In order to reach a solution, the objective of the Beit Din's presence during the tevilah must be clarified. According to one approach, its presence is necessary only in order to ensure that the person immersing in the mikveh is doing so as part of the conversion process. The Beit Din must provoke and raise the question of intent while the person immerses his body in the mikveh. The practical expression of this role of the Beit Din is in the joint proclamation by the dayanim and the person immersing of "Sh'ma Yisrael": 'Hear O Israel, the Lord our God, the Lord is One'. In addition, the Beit Din may occasionally also ask the person immersing, a number of basic questions concerning the fundamentals of the faith. According to this opinion, the Beit Din is present during the tevilah in order to supervise the elements accompanying the immersion but not the actual immersion itself. According to a contrary halakhic opinion, the Beit Din's presence is required in order to witness the actual act of the tevilah. According to the first opinion, which claims that the Beit Din is present in order to ensure the performance of 'accepting the Mitzvot', it is sufficient that the Beit Din receives a report of the tevilah and of such that it was performed correctly. In this spirit, it can be proposed that women, who will be appointed by the Beit Din, will serve as its emissaries for the purpose of verifying the tevilah. Following the tevilah, they will report to the Beit Din who in turn will thereby confirm and complete the conversion process. Supporting reference for this approach can already be found in rabbinic literature. Masekhet Gerim ('The Converts' Tractate') 1:4 specifically states: "And a Woman Immerses the Woman". Although the authority of this source bears less weight than that of the tractates of the Talmud, and was unknown to some of the poskim (the rabbis issuing halakhic rulings), other sources from the Talmud itself are also supportive of this stance:
Our Sages taught… and two Torah scholars stand next to him, and tell him some of the easy mitzvot and some of the difficult mitzvot. He immerses and emerges, and behold he is as a Jew in every sense, and for a woman, women immerse her in the water up to her neck, and two Torah scholars stand nearby outside, and tell her some of the easy mitzvot and some of the difficult mitzvot. (Yeb. 47b)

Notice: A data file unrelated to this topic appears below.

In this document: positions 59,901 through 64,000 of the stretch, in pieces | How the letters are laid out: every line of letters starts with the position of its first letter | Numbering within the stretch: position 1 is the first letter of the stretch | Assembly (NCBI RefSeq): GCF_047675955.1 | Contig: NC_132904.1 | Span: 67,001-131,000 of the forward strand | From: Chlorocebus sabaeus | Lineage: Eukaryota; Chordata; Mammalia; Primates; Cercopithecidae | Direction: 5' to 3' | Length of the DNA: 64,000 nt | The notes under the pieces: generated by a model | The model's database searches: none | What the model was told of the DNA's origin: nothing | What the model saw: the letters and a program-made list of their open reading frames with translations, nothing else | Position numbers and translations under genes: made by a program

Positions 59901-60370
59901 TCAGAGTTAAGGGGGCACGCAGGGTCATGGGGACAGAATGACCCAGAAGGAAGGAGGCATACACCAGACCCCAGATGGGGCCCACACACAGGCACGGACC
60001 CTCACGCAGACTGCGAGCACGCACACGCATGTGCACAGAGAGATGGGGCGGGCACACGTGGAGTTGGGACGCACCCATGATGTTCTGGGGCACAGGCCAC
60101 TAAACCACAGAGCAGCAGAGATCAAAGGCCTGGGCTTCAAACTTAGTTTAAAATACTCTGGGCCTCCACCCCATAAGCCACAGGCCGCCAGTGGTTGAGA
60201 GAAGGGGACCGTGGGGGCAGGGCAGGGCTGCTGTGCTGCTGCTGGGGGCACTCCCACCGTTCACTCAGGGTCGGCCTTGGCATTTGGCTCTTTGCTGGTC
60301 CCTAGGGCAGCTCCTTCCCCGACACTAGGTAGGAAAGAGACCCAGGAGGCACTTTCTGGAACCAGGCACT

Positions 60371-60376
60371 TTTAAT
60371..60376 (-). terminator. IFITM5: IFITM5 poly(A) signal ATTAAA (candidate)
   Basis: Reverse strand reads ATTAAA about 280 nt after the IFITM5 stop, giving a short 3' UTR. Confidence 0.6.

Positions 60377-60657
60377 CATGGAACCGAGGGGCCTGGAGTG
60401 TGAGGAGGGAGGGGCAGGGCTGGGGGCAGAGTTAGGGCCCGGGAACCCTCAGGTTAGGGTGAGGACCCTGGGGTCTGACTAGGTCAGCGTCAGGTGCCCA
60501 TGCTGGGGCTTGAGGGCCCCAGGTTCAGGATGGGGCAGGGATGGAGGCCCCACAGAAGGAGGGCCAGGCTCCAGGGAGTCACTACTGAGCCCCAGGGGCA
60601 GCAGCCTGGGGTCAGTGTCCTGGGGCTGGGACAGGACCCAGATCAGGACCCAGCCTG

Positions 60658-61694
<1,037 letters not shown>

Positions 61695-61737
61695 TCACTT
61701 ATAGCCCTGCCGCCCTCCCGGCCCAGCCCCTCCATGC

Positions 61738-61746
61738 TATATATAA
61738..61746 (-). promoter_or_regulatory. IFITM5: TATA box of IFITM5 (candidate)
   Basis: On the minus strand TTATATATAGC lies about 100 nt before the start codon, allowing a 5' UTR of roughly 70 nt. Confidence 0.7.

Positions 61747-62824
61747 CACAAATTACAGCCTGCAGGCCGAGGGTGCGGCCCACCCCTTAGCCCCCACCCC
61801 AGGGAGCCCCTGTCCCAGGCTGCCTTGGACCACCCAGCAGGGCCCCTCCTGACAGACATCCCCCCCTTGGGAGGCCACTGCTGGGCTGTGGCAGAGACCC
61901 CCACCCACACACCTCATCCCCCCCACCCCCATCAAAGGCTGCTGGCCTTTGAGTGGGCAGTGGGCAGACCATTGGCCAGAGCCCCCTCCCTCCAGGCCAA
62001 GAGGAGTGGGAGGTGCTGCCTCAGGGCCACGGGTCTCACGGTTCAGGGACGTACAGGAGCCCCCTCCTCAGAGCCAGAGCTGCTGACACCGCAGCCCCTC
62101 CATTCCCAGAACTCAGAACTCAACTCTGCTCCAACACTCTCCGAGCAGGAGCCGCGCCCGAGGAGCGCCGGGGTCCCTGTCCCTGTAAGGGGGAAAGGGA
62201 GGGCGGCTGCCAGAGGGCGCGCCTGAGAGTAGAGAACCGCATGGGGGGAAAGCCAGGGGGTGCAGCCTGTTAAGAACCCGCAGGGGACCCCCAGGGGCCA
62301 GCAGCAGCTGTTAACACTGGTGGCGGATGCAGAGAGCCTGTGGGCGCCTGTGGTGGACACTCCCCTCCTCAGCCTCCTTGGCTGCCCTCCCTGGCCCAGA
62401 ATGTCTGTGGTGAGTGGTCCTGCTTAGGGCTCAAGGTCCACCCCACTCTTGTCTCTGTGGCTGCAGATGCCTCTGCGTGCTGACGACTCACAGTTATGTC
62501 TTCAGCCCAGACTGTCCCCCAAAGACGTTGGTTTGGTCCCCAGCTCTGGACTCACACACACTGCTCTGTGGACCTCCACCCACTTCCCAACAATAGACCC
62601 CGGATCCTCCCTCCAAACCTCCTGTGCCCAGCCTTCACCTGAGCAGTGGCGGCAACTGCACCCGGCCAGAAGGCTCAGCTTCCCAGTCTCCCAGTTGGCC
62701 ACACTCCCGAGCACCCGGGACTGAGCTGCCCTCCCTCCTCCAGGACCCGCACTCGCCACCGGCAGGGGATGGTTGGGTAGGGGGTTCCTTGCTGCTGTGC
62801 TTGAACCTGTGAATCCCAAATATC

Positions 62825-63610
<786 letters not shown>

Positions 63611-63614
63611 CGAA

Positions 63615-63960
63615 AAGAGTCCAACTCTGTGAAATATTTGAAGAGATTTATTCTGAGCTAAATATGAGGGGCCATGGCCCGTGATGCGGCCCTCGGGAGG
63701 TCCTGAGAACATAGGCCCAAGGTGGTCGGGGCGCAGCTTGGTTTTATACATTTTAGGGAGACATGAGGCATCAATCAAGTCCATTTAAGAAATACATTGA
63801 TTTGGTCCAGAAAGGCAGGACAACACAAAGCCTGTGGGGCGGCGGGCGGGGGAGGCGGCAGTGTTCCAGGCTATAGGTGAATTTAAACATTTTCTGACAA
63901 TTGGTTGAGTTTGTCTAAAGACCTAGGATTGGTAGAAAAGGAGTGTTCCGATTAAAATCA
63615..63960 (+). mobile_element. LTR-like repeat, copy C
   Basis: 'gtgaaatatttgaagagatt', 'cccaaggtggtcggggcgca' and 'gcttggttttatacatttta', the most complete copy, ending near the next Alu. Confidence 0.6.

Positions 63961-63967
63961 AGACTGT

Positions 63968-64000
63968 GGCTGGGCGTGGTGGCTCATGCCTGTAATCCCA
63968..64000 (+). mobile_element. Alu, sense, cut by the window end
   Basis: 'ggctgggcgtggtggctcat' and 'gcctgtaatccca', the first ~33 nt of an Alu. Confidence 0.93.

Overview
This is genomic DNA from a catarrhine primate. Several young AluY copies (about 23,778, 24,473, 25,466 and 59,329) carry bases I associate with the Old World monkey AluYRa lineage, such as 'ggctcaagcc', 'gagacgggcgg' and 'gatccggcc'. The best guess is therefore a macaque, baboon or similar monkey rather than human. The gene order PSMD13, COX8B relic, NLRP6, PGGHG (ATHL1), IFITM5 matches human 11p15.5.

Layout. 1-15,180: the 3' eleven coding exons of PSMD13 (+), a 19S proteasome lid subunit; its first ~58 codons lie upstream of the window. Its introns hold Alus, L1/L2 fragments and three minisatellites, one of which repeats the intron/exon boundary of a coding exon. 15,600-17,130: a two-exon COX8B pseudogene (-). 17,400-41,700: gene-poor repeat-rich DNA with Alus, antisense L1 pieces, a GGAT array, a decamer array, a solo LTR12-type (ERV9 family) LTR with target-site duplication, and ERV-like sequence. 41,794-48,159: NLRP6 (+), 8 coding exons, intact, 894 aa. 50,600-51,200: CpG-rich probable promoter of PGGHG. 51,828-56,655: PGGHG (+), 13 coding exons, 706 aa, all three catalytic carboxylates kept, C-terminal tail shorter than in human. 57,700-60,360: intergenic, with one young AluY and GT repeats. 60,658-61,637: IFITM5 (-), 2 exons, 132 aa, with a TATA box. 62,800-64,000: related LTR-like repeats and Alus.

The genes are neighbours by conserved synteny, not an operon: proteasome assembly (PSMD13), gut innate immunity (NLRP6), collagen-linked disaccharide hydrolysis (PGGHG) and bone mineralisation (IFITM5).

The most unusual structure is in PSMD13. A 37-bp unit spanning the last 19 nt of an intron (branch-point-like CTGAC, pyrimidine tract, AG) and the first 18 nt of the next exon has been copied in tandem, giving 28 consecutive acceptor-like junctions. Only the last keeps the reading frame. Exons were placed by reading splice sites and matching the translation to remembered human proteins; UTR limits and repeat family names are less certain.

This is clear evidence that it was common during the period of the Talmud to be scrupulous about the modesty of an immersing woman, and that the Rabbis were not present at the site of the immersion itself.
It is difficult to understand why in practice the resolution whereby the Beit Din enters the mikveh and the woman is covered with a robe was granted preference, and not the alternative solution whereby the Beit Din is distanced to a place where its members could be informed of the tevilah, hear it or make their voice heard, but not watch it. There are eye witness testimonies throughout the ages from Jewish communities in Egypt, Italy and others of tevilot of women converts before women. In some of these cases, the Beit Din was not present even in proximity to the mikveh. In England, the dayanim stood outside the site of the immersion and listened to the tevilah through a narrow opening. In Salonika and other places, the mikveh was a part of the public bath-house for women in which Jewish and gentile women bathed together. In these countries, the entrance of men into the bathing compound was prohibited by law and a tradition of halakhic ruling therefore established itself in these places according to which women immerse the women without the Beit Din's presence in the bathing area at all. The law and simple general human convention, prohibiting the entrance of men into the women's bathing area, expresses the fact that this scenario contradicts fundamental human logic and morals. This moral insight constitutes a halakhic consideration, the validity of which is no less than a law legislated by gentiles.
In the past, when a discussion was held regarding the conversion regulations in Israel, Rabbi Waldenberg z"l, one of the foremost poskim of the last generation, requested the implementation of a uniform practice in Israel according to which women would be immersed before women. In opposition to him, Rabbi Ovadiah Yosef, whose opinion was ultimately accepted, ruled that the Beit Din must be present at the tevilah.
The halakhic and historical sources detailed are presented in my essay And a Woman Immerses the Woman, which was published in the Akdamot periodical published by Beit Morasha, Edition 21, 5768/2007-2008, pp. 65-82. (http://www.bmj.org.il/files/711291833117.pdf) (Hebrew). The essay's publication aroused public attention and reaction to the problem, and it is my assumption and hope, that with time, an increasing understanding of the difficulties, and a lessening of the conservative fear of change, the approach sensitive to the converts' honor will be adopted and that women will indeed immerse the women.
The Rabbanit, Adv. Michal Tikochinsky heads the Beit Midrash for Women at Beit Morasha in Jerusalem where she teaches Talmud and Halakhah.